I look forward to working with you.  You’ll always know that you have a secretary of defense that will deal straight with you, I’ll be honest, I’ll be direct, I’ll expect the same from you.  I’ll never ask anyone to do anything I wouldn’t do.  I’ll never ask anybody to do more than I would do.  That’s the story of your lives.  I wouldn’t be worthy if that was not the case.

            Again, thank you for this tremendous opportunity.  I am very proud to be on your team.

            Now I’ve got to go to work.

            Thank you.



, U.S. Senator from Nebraska.

, U.S. Senator from Nebraska. (Photo credit: Wikipedia)

Washington, D.C.:  On the eve of the critical procedural vote on the nomination of Chuck Hagel to become the next Secretary of Defense, ten national leaders of different faiths – but sharing a common commitment to Israel and its people – issued a joint appeal to members of the United States Senate to reject this appointment.  In a letter to each Senator delivered before they act today on Majority Leader Harry Reid’s motion to cut off debate on this controversial nominee, the authors declared:
“Notwithstanding assurances he has made privately to your colleague, Sen. Chuck Schumer, in the course of his confirmation hearing and in other settings, Sen. Hagel’s longstanding hostility towards Jews and Israel is reprehensible and should disqualify him from this sensitive post.
The ten leaders represent millions of Americans whose religious beliefs, deeply held values and strategic understanding of our times prompts them to champion the closest of ties between America and its only reliable ally in the Middle East, the State of Israel. They warn that:
“…The next few years may be among the most turbulent in the history of U.S.-Israeli relations. This is the case thanks to the developing perfect storm of: continuing and intensifying violence perpetrated by al Qaeda and other jihadists throughout the Middle East and adjacent regions; the ascendancy there and elsewhere of a Muslim Brotherhood equally committed to Israel’s destruction; and an Iranian regime that explicitly and repeatedly declares its intention to wipe Israel off the map nearing the realization of its nuclear weapon ambitions.”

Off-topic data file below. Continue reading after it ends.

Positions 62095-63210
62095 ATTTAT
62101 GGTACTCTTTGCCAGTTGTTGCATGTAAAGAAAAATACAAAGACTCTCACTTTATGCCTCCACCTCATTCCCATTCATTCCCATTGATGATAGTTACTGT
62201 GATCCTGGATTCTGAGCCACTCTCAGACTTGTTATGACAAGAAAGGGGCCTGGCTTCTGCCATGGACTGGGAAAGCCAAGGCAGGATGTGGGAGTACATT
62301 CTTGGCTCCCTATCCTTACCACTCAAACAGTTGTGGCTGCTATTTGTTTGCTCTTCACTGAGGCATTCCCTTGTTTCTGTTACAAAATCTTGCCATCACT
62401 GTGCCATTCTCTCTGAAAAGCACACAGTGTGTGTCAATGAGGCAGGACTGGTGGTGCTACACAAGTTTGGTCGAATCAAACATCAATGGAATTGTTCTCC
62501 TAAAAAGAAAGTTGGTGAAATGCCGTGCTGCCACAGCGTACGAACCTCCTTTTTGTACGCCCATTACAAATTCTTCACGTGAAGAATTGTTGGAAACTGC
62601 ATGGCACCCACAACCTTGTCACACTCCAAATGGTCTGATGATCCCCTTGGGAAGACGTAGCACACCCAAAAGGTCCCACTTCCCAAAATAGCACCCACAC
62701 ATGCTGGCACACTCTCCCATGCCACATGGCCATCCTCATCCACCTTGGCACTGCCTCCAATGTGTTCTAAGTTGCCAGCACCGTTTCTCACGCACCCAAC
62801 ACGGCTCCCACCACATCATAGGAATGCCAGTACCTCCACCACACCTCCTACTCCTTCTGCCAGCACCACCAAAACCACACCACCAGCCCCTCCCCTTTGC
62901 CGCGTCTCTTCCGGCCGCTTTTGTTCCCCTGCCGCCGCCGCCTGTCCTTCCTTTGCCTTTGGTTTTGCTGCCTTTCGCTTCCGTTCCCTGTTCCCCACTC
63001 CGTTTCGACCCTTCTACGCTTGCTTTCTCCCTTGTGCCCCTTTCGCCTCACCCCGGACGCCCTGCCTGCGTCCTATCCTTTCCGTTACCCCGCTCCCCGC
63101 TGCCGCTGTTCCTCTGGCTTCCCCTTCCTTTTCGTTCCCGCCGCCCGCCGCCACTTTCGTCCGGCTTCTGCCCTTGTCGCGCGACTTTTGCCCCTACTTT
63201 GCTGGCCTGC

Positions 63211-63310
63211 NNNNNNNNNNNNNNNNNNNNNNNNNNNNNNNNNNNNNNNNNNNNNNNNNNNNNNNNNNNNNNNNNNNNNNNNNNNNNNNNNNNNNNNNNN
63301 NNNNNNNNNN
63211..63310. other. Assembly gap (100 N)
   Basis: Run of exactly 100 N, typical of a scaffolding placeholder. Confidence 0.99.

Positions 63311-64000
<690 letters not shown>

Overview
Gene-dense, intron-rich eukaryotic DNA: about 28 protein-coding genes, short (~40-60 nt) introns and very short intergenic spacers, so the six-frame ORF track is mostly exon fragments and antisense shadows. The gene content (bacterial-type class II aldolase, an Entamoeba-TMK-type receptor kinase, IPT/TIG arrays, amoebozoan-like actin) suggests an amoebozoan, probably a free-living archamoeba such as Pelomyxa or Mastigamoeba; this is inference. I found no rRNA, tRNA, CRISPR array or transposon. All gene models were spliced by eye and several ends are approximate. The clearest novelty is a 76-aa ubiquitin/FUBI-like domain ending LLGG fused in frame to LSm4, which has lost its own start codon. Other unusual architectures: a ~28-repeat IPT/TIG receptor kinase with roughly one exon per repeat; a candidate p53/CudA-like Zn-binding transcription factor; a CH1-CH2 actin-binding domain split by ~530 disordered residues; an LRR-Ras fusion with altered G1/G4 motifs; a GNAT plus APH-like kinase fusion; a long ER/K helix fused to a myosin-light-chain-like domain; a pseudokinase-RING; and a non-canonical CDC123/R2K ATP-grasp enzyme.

The authors – who include Pastor John C. Hagee, National Chairman of Christians United for Israel, Mort Klein, President of the Zionist Organization of America and Rick Santorum, former U.S. Senator and Co-Founder of Patriot Voices, Rev. Rick Joyner, President of the Oak Initiative and Beth Gilinsky, President of the National Conference on Jewish Affairs – cite evidence that “bespeak[s] a deep-seated animus” towards Jews and Israel that will surely dangerously influence Senator Hagel’s conduct should he become Defense Secretary.”
There is reason to believe that the referenced examples of Senator Hagel’s seriously defective judgment with respect to the Jewish State and its enemies – and ours – are but the tip of the proverbial iceberg.  Unfortunately, if the Senate acts to cut-off debate on the Hagel nomination today, it will allow the nominee to withhold such information and probably other materials that would be even more damning.  That would be doubly appalling for the fact that Sen. Hagel formally and publicly committed to Senate Armed Services Committee Chairman Carl Levin that all requests for such data would be honored.  (See a relevant column in today’s Washington Times (http://www.washingtontimes.com/news/2013/feb/26/the-case-against-chuck-hagel/) by Frank J. Gaffney, Jr., President of the Center for Security Policy which facilitated this letter.)